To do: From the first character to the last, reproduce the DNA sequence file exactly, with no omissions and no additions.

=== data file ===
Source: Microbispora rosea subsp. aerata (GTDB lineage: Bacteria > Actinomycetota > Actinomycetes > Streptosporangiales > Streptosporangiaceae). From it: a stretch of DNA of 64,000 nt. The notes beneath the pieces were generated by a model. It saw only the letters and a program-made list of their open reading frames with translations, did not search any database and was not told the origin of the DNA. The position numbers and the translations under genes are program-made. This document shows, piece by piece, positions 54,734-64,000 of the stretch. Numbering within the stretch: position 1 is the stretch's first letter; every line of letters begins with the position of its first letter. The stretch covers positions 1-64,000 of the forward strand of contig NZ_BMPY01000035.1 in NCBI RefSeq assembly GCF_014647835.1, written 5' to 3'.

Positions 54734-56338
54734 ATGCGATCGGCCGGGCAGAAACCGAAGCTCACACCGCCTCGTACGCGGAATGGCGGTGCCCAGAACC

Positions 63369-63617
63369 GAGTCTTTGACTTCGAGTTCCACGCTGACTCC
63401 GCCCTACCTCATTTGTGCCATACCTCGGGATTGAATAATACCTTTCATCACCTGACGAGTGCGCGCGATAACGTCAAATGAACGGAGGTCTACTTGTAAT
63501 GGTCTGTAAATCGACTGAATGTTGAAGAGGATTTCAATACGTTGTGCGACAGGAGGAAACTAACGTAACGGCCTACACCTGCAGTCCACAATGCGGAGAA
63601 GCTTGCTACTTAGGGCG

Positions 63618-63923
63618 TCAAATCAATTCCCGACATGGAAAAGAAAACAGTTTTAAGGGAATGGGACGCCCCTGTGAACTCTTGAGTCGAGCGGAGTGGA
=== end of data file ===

Source: Microbispora rosea subsp. aerata (GTDB lineage: Bacteria > Actinomycetota > Actinomycetes > Streptosporangiales > Streptosporangiaceae). From it: a stretch of DNA of 64,000 nt. The notes beneath the pieces were generated by a model. It saw only the letters and a program-made list of their open reading frames with translations, did not search any database and was not told the origin of the DNA. The position numbers and the translations under genes are program-made. This document shows, piece by piece, positions 54,734-64,000 of the stretch. Numbering within the stretch: position 1 is the stretch's first letter; every line of letters begins with the position of its first letter. The stretch covers positions 1-64,000 of the forward strand of contig NZ_BMPY01000035.1 in NCBI RefSeq assembly GCF_014647835.1, written 5' to 3'.

Positions 54734-56338
54734 ATGCGATCGGCCGGGCAGAAACCGAAGCTCACACCGCCTCGTACGCGGAATGGCGGTGCCCAGAACC

Positions 63369-63617
63369 GAGTCTTTGACTTCGAGTTCCACGCTGACTCC
63401 GCCCTACCTCATTTGTGCCATACCTCGGGATTGAATAATACCTTTCATCACCTGACGAGTGCGCGCGATAACGTCAAATGAACGGAGGTCTACTTGTAAT
63501 GGTCTGTAAATCGACTGAATGTTGAAGAGGATTTCAATACGTTGTGCGACAGGAGGAAACTAACGTAACGGCCTACACCTGCAGTCCACAATGCGGAGAA
63601 GCTTGCTACTTAGGGCG

Positions 63618-63923
63618 TCAAATCAATTCCCGACATGGAAAAGAAAACAGTTTTAAGGGAATGGGACGCCCCTGTGAACTCTTGAGTCGAGCGGAGTGGA